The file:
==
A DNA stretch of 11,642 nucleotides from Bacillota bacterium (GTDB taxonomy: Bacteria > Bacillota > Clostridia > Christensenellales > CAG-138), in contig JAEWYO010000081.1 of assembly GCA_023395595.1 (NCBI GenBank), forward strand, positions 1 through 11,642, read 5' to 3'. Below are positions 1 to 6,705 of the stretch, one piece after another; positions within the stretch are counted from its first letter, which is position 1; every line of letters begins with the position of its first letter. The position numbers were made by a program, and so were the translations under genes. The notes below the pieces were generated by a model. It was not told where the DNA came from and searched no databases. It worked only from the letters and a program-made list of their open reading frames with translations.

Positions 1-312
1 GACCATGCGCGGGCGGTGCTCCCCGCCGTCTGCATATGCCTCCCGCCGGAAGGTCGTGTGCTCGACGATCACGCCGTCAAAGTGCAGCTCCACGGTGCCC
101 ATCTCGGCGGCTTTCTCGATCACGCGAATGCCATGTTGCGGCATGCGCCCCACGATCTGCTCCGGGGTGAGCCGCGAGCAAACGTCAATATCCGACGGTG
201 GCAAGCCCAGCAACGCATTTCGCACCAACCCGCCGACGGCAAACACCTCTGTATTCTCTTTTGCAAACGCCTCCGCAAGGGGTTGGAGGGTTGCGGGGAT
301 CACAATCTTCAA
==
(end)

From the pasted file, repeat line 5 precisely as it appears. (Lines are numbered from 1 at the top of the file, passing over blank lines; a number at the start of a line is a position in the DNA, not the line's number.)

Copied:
201 GCAAGCCCAGCAACGCATTTCGCACCAACCCGCCGACGGCAAACACCTCTGTATTCTCTTTTGCAAACGCCTCCGCAAGGGGTTGGAGGGTTGCGGGGAT